Customer Stories

Customer Stories for Concrete Planter

Customer Stories:

Customer Stories for Concrete Planter

Story 1 for Concrete Planter
By:Anonymous
Posted: August 24, 2016
Great tutorial, though how can I make a hole for drainage while the concrete is drying?
Thank-you for your time
Response from Lowe's:By LCI Web TeamAugust 24, 2016
Hi there! It looks like you may have missed Step 6, which explains how to do this.
Story 2 for Concrete Planter
By:catdot
From:Vancouver, WA
Posted: January 26, 2016
I would like to plant clumping bamboo in a concrete planter. What height of planter would I need to make to get a clump started? The 5 gallon planter doesn't seem quite big enough.
Response from Lowe's:By LCI Web TeamJanuary 29, 2016
Hi, thanks for your question! Clumping bamboo is a good choice because it does better in pots than the more aggressive running bamboo. Generally, it’s best to have a container that is wider than it is tall. A concrete planter will have plenty of heft but it will be hard to move around, especially if you need to take the potted bamboo to winter storage. A 5-gallon container does sound kind of small for most bamboos. Something between 15- and 20-gallons would be better. If you decide to use a lighter weight container (such as reusing a plastic nursery pot), consider lining the bottom with rocks to give it more stability.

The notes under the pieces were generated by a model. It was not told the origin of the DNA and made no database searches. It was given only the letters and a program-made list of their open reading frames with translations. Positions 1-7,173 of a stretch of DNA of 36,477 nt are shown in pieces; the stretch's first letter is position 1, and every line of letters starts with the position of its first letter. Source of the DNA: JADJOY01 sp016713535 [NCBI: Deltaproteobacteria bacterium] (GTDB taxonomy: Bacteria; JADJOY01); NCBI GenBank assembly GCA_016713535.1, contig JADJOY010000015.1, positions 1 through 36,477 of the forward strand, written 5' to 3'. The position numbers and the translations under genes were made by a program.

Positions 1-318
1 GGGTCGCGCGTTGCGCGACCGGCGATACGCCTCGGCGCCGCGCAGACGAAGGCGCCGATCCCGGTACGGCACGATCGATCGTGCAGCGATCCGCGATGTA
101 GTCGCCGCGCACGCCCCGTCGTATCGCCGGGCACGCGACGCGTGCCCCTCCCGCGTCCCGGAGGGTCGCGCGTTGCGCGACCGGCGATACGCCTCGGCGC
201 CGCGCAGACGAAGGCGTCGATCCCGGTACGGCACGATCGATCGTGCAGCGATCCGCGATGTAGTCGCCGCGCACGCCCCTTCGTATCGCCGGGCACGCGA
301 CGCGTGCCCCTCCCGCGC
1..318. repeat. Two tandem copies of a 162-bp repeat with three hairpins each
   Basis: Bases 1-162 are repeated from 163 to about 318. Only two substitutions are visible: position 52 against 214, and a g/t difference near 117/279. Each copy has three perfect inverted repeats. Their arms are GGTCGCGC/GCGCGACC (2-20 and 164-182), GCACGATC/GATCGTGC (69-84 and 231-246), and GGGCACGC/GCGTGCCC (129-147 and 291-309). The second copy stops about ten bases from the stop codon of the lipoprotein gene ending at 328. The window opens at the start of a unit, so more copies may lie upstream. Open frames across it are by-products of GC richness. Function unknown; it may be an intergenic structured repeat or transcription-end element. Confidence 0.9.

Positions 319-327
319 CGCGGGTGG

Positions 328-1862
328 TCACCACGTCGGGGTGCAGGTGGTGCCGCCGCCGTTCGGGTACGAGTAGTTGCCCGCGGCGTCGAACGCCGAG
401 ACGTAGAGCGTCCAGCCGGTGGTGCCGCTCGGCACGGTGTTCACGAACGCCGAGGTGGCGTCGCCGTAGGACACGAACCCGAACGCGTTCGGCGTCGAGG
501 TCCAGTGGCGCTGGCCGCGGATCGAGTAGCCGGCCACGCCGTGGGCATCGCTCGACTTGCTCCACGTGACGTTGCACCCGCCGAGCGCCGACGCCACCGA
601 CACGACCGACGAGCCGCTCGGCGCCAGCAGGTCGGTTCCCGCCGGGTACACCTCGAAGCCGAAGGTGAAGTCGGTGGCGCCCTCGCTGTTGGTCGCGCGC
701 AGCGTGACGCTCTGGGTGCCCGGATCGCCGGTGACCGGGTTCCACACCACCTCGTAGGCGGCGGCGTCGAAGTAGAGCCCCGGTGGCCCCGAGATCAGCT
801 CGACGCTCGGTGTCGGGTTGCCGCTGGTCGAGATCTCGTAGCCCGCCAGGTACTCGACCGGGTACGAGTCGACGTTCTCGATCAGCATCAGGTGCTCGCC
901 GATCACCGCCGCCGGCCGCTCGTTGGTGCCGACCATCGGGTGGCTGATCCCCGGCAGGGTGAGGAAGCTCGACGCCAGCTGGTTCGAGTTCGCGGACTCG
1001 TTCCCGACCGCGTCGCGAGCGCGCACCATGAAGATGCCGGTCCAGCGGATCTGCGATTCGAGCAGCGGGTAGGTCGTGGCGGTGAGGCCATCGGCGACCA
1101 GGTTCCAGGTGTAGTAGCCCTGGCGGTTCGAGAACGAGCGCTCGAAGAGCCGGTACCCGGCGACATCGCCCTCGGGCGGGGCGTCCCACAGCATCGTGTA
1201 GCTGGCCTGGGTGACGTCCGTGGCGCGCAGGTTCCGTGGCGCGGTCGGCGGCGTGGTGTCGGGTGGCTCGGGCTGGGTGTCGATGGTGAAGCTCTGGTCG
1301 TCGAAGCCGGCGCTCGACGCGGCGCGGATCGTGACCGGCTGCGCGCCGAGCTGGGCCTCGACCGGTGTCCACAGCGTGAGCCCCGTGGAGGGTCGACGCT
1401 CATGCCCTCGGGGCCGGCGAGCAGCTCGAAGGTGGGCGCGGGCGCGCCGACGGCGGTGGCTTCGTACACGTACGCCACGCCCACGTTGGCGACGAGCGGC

Story 3 for Concrete Planter
By:CoryDW
From:Northern NJ
Posted: August 9, 2015
I would like to make a large concrete bowl as a firepit. Would you recommend following the same instructions for that application? Thanks.
Response from Lowe's:By LCI Web TeamAugust 11, 2015
Hi there, thanks for your question. A large bowl-shaped casting presents two problems. First, the larger the object, the more it may need reinforcement with rebar or some type of mesh. That complicates the process considerably. Second, there's no way to predict the effect a roaring fire will have on the cast concrete, even if it's reinforced. You may be better off digging a shallow, dish-shaped fire pit and lining it with sand and fire bricks.
Story 4 for Concrete Planter
By:Dave19148
From:Philadelphia, PA, USA
Posted: January 13, 2015